Microsoft will be launching a developer’s edition of the device in early 2016, at a price of around $3,000. The company are already working with industrial partners on developing commercial applications for the device.

Set to launch any day now, a demo of Meta at a recent TED conference certainly went down well with the crowd. It showcased realistic holograms that can be turned, pulled apart and manipulated in mid-air, and the ability to collaborate with another user. While the demo involved use of a headset tethered to a computer monitor, the company say the computer will no longer be needed by next year.

Using an Android-based platform, the Atheer AiR system looks set to provide a rich AR experience. The headset is fitted with a 3D camera for gesture interaction, dual RGB cameras, stereo 3D displays with a wide field of view, microphone and suite of sensors.

The company sells a cloud-based software suite alongside the headset for building AR programs. While the first packs are shipping out in 2016, they’ll set you back a whopping $3,950.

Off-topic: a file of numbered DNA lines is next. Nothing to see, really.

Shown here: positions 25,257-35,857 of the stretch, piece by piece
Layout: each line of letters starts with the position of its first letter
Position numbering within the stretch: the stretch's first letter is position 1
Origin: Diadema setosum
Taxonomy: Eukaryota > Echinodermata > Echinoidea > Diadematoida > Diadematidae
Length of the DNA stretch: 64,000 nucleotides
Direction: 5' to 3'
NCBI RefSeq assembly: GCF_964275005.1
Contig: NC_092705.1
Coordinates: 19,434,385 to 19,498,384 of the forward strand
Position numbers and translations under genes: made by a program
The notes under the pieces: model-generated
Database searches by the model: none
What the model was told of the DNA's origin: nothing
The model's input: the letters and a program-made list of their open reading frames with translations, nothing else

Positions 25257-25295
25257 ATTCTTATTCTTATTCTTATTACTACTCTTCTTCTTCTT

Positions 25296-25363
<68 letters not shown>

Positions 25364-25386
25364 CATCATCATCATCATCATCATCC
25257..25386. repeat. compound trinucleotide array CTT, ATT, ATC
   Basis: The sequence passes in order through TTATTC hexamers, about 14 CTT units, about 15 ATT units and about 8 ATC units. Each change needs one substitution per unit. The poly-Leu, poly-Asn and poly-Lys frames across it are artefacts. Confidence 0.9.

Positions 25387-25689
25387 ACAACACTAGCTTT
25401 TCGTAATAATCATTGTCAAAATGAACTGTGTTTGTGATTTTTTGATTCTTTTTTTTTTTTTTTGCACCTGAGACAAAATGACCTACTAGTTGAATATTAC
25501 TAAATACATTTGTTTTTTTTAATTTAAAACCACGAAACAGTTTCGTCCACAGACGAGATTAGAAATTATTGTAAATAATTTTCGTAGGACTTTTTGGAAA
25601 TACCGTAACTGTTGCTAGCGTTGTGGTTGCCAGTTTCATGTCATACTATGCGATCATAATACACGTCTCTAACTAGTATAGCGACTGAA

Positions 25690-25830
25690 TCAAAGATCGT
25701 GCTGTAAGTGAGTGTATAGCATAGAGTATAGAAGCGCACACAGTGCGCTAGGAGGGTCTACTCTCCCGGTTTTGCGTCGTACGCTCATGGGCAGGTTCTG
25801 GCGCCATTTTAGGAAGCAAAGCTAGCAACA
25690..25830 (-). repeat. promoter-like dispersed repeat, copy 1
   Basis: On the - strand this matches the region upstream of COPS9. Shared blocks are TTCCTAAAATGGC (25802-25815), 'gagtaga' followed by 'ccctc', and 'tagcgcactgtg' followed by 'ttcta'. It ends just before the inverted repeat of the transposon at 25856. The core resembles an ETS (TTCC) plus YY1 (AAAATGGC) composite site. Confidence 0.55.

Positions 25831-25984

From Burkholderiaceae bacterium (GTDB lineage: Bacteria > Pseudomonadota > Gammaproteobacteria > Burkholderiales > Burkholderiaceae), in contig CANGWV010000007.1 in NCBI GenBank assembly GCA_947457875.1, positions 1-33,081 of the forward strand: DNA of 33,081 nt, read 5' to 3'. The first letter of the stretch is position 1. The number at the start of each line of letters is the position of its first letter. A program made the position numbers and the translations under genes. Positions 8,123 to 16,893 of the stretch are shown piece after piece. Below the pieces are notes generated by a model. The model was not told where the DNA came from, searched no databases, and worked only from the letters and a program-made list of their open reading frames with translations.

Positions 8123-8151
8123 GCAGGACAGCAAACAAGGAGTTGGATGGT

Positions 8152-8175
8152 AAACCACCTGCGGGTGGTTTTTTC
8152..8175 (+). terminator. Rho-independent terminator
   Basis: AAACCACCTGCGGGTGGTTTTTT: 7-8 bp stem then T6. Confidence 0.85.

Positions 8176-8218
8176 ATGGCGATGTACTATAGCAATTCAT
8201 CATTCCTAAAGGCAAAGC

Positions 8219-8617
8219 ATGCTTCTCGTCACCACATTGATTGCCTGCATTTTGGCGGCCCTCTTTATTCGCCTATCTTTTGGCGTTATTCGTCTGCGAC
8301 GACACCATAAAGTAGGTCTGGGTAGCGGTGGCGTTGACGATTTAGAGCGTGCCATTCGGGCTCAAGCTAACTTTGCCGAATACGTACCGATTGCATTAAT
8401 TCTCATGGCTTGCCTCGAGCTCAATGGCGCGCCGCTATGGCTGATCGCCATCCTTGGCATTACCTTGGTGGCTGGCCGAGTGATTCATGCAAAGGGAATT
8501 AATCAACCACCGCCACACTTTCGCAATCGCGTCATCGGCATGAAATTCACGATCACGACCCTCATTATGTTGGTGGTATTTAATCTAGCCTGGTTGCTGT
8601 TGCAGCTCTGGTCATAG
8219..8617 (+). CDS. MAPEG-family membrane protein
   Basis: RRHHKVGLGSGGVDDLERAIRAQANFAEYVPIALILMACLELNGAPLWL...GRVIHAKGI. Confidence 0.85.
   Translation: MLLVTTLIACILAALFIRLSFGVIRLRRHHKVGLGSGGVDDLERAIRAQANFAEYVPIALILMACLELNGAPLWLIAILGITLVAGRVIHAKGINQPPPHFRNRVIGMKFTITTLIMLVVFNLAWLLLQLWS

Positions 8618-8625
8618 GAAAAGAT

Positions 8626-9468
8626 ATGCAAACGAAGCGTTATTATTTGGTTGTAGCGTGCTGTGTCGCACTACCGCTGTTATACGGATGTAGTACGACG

Designed for the construction industry, the Daqri Smart Helmet AR system uses an Intel computer and visor for projecting information in front of the user’s vision. The Daqri Smart Helmet is also fitted with a 360-degree video to allow the wearer to scan his or her surroundings. It’s already being piloted with over 100 industrial partners.

Step-by-step work instructions, thermal vision readouts, live telecommunication with colleagues and data visualisations can be displayed to the wearer with the aim of creating a “safer, more productive, work environment”.

Smart glasses

As well as these immersive, interactive headset AR systems, there are a number of “smart glasses” in development that offer a more straightforward interface by way of heads-up displays, including LAFORGE Optical, Vuzix, Epson’s Moverio BT-200, K-Glass and the “world’s first augmented reality headphones,” ORA-X.

These approaches perhaps aren’t as sophisticated as the immersive, interactive holograms proposed by HoloLens and Magic Leap, but they’re accessible and potentially useful for both leisure and commerce.